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David Low Dodge
Photographic portrait of David Low Dodge.
David Low Dodge, circa 1830.
Born(1774-06-14)June 14, 1774
DiedApril 23, 1852(1852-04-23) (aged 77)
Occupation(s)Activist, theologian
EraEarly 19th century
Sarah Cleveland
(m. 1798)
Children7, including William E. Dodge and Elizabeth Clementine Stedman

David Low Dodge (June 14, 1774 – April 23, 1852)[1] was an American activist and theologian who helped to establish the New York Peace Society[2] and was a founder of the New York Bible Society and the New York Tract Society. According to historian Dale R. Steiner, he wrote "some of the earliest and most effective antiwar literature in the United States."[1]

Life and career

David Low Dodge was born in Brooklyn, Connecticut on June 14, 1774.[3] His parents were David Dodge and Mary (Stuart) Earl. She was said to have been the daughter of a Scottish nobleman, perhaps connected with the House of Stuart, pretenders to the British throne, although this has never been confirmed.[4] She had previously been married to William Earl who died of yellow fever fighting for the British during an attack on Havana in 1762.[5] During the War of Independence, Mary's two children from this first marriage, William and Jesse Earl, were both killed on active service. Dodge later wrote that "these events almost destroyed my mother's nervous system."

From the age of seven to fourteen, except two months of district school in winter, Dodge was working on a farm in Hampton, Connecticut. He was a teacher at the age of nineteen, first in community schools then in private ones. He later began selling dry goods in Hartford, Connecticut. He also managed the first cotton factory built in Connecticut, near the town of Norwich. In the early 19th century he relocated to New York City.

On June 7, 1798, he married Sarah Cleveland (1780–1862), the daughter of Rev. Aaron Cleveland (1744–1815) and Abiah Hyde (c1750–1788).[3][6][Note 1] They had seven children including William E. Dodge and Elizabeth Clementine Stedman. He was also the great-grandfather of Grace Hoadley Dodge. Sarah Cleveland was great-aunt of Grover Cleveland 22nd and 24th President of the United States.[7]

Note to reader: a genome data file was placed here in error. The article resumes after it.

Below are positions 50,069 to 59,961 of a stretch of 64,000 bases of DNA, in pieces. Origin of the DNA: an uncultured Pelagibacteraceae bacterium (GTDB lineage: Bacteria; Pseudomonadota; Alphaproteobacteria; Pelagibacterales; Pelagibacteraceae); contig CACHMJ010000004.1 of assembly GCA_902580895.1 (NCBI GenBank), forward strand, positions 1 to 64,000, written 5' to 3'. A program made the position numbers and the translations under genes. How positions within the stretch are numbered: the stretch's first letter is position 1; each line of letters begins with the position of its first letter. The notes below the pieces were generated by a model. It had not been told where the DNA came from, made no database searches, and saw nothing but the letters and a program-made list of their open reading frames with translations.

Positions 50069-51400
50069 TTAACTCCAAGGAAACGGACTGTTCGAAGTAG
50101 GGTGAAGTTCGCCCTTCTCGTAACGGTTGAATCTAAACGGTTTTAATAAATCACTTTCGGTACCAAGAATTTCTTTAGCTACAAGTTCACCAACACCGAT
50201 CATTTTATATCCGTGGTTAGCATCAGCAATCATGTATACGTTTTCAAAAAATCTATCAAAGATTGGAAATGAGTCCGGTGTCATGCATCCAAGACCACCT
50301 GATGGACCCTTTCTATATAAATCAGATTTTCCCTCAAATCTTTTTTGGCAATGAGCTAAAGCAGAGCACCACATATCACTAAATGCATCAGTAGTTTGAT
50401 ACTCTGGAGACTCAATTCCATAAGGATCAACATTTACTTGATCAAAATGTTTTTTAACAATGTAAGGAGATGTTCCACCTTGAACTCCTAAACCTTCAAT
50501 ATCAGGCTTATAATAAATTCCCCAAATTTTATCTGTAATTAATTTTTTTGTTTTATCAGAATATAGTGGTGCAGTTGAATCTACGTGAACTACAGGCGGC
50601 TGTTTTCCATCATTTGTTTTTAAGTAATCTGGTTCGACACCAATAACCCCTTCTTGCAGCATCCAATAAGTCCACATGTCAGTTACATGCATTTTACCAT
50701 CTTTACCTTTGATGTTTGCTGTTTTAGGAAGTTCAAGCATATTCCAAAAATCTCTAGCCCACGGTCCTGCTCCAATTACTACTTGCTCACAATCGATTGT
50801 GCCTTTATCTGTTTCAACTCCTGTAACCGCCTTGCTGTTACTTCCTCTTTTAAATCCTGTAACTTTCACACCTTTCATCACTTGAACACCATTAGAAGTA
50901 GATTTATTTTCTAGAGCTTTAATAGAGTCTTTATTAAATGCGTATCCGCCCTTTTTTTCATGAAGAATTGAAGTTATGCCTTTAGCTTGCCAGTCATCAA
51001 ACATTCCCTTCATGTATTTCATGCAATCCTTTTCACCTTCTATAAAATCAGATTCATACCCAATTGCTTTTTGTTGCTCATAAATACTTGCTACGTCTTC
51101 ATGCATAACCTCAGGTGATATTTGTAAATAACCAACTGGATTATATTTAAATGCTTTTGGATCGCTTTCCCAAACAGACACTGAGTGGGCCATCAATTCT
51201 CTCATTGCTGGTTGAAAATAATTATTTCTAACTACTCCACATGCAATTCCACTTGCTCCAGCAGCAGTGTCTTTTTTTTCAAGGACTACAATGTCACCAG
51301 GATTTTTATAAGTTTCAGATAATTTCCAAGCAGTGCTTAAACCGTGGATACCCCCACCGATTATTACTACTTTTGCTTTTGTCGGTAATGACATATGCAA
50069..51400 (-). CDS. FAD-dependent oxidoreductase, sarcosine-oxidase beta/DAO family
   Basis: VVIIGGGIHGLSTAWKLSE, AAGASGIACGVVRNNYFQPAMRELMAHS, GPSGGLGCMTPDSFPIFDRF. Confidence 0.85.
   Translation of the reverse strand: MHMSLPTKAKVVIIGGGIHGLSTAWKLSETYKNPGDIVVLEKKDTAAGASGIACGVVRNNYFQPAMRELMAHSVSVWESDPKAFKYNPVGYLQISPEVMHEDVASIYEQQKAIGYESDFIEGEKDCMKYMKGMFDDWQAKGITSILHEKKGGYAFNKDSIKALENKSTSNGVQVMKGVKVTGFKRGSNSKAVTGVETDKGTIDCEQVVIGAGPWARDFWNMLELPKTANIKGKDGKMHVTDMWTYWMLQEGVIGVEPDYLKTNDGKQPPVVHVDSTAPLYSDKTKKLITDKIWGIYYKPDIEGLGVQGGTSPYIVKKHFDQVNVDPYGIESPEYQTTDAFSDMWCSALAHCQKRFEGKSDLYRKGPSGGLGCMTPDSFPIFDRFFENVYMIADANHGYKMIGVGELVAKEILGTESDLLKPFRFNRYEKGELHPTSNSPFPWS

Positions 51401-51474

He died on April 23, 1852 in New York City.[3]

Peace activism

David Low Dodge is credited with publishing the first pamphlets in America that expressed the futility of war.[1][8][9] The Mediator's Kingdom not of this World, was published in 1809; his second, War Inconsistent with the Religion of Jesus Christ, was completed in 1812, two years before the publication of Noah Worcester's Solemn Review of the Custom of War—a work that has since overshadowed Dodge's contribution.

Dodge considered forming the first peace society in 1812, but the timing was inappropriate due to the war with Great Britain.[2] However, in August 1815 the New York Peace Society was formed with Dodge as the president. This was the first in the world—four months before Noah Worcester formed the Massachusetts Peace Society (December 26, 1815), and a year before the English Peace society was formed (June 14, 1816).[8][1][2] In 1829 he assisted in organizing the new national society, and presided at its first annual meeting. He was a member of the board of directors, and later a life director, maintaining his connection with the society until his death.[10]

Founded organizations


  1. ^ Aaron Cleveland was the son of Aaron Cleveland who was also a clergyman. In David Low Dodge's autobiography, Memorial of Mr. David L. Dodge, consisting of an autobiography, prepared at the request and for the use of his children; with a few selections from his writings, published 1854, pages 53-54, he writes that Sarah's father was a hatter from Hadden Connecticut, born 1744. He entered the ministry late in life holding office in Orange County, Vermont.

Notable publications


  1. ^ a b c d Steiner, Dale R. (1985). "David Low Dodge". In Josephson, Harold (ed.). Biographical Dictionary of Modern Peace Leaders. Westport, CT: Greenwood Press. pp. 217–218. ISBN 0-313-22565-6. OCLC 10277769.
  2. ^ a b c Brock, Peter (1968). Pacifism in the United States: From the Colonial Era to the First World War. Princeton, New Jersey: Princeton University Press. p. 458. ISBN 0-691-04581-X. OCLC 820.
  3. ^ a b c The Dodge Family Association: "David Low Dodge, Jr." retrieved January 19, 2013
  4. ^ Dodge, Phyllis B. (1987). Tales of the Phelps Dodge Family. New York: New York Historical Society. p. 10.
  5. ^ Dodge, Phyllis B. (1987). Tales of the Phelps Dodge Family. New York: New York Historical Society. p. 9.
  6. ^ The Descendants of John Porter of Windsor, Conn. 1635-9, Volume 1 retrieved January 19, 2013
  7. ^ Prominent Families of New York. New York: Historical Company. 1897. p. 183 William Earl Dodge.
  8. ^ a b Mead, Edwin D. (1933). "David Low Dodge: Founder of the First Peace Society, Part 1". World Unity. 11: 365–372.
  9. ^ Mead, Edwin D. (1933). "David Low Dodge: Founder of the First Peace Society, Part 2". World Unity. 12: 29–36.
  10. ^ Mead, Edwin D. (1905). War Inconsistent with the Religion of Jesus Christ. Boston: Finn & Company. p. Introduction.

External links